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A popular passage used by thousands of Senegalese migrants to enter the US via flights to Nicaragua and a land route through Mexico has become practically “impossible”, a Senegalese man who made the trip has told Sky News. 

Local authorities have banned travel agents from selling plane tickets from Dakar to Nicaragua. Airports in Casablanca and Madrid – key transit hubs for the route – imposed transit visas on Senegalese passport holders earlier this year.

The crackdown comes after US authorities arrested Senegalese migrants 20,231 times for crossing the border illegally from July to December.

That’s 10 times more arrests than in the last six months of 2022, according to US Customs and Border Protection.

Migrants begin their journey in Dakar.
Image:
Migrants begin their journey in Dakar

“There are some friends who ask how I did it, they were curious but didn’t have the money to make it,” a Senegalese man who made the journey in August 2023 tells us from his new home in the US.

“I put some of them in touch with the guy who helped me but some waited too long and now the route is closed.”

He says he spent 10 years’ worth of savings boosted by a loan from his sister to buy the £5,200 plane ticket to Nicaragua and pay £2,600 for smugglers taking them through Central America.

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Senegal has a 700 km coastline and many beaches are migrant departure points to the Canary Islands
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Senegal has a 700 km coastline and many beaches are migrant departure points to the Canary Islands

“It was very hard. I just got information from one of my friends that it was possible to attempt the US via Nicaragua and at that point I didn’t even have a passport,” he said.

He flew from Dakar to Casablanca to Madrid and after a 23-hour transit boarded a flight to Bogotá. From there, he flew to San Salvador and finally took a last flight to the Nicaraguan capital, Managua.

After five flights, the difficult journey had only just begun.

‘Guys were celebrating… crying’

He boarded a bus from Nicaragua to Honduras and then to Mexico where smugglers transported them in pickup trucks and by foot to the US border.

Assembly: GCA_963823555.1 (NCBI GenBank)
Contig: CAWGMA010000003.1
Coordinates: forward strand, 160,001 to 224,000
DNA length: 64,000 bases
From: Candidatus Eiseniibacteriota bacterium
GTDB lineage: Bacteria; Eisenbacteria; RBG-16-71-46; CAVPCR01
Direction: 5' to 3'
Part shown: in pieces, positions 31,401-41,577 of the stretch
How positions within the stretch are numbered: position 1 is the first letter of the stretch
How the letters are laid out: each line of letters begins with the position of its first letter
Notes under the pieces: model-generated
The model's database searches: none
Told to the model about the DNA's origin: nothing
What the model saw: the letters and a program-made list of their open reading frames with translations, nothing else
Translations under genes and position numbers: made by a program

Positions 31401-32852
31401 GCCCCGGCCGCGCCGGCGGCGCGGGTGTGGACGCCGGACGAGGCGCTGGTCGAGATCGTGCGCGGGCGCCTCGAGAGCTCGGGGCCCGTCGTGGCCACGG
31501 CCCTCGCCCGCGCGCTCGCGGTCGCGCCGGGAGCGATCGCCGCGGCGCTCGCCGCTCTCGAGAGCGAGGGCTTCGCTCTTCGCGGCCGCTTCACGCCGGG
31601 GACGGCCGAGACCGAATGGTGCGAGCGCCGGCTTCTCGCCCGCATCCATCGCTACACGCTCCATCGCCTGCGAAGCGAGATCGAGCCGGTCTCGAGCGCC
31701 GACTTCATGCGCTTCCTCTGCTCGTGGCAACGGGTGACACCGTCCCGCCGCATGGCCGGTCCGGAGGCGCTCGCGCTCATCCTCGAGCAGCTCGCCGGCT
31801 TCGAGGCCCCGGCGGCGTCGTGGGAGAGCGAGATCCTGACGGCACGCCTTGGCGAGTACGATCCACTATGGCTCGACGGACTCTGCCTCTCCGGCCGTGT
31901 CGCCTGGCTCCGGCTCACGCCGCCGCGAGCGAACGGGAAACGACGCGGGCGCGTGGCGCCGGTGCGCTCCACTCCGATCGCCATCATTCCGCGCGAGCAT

The Atlantic route has been called the busiest and deadliest
Image:
The Atlantic route has been called the busiest and deadliest

He says he was robbed by gangsters multiple times as he traversed the tough terrain of rivers and mountains to make it to the fence.

“When they cut the fence and brought us across, guys were celebrating, crying and shouting. After that we had to walk for a long distance but we were too happy to feel it,” he said.

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Senegalese mourn deaths of hundreds trying to reach Europe
The UK is ‘not a safe country’, frightened asylum seekers say
Dad of girl who died explains why family tried to cross Channel

He spent two days at the border detention camp on the US-Mexico border before he was released.

It took him 18 days to make it and says that for others it can take a month. There is no doubt in his mind that he made the right choice, even as he waits for permanent status.

“Senegal is very hard – I went to university and have a masters degree. It is better [here in the US] than Senegal. What they pay here in one week is more than [what they pay] a month in Senegal,” he added.

It comes as Donald Trump is promising to crack down on illegal immigration and restrict legal immigration if elected in November to a second four-year term in the White House.

Meanwhile, his opponent in the US general election, Joe Biden, is mulling a broader executive order to crack down on border crossings that may come later this year.

Yet, young men across Dakar are working to earn money in case a similar route to the US taken by the Senagalese man opens.

Young men in Dakar are saving up to leave via safer more expensive options
Image:
Young men in Dakar are saving up to leave via safer more expensive options

The journey through Nicaragua to the US is seen as a safer – albeit expensive – alternative to the deadly Atlantic route to the Canary Islands by fishing boat and the arduous land journey through North Africa to the Mediterranean Sea and then across to Italy.

For those who have survived those routes, the cost of trying and failing is much higher than the thousands of pounds needed to get to the US.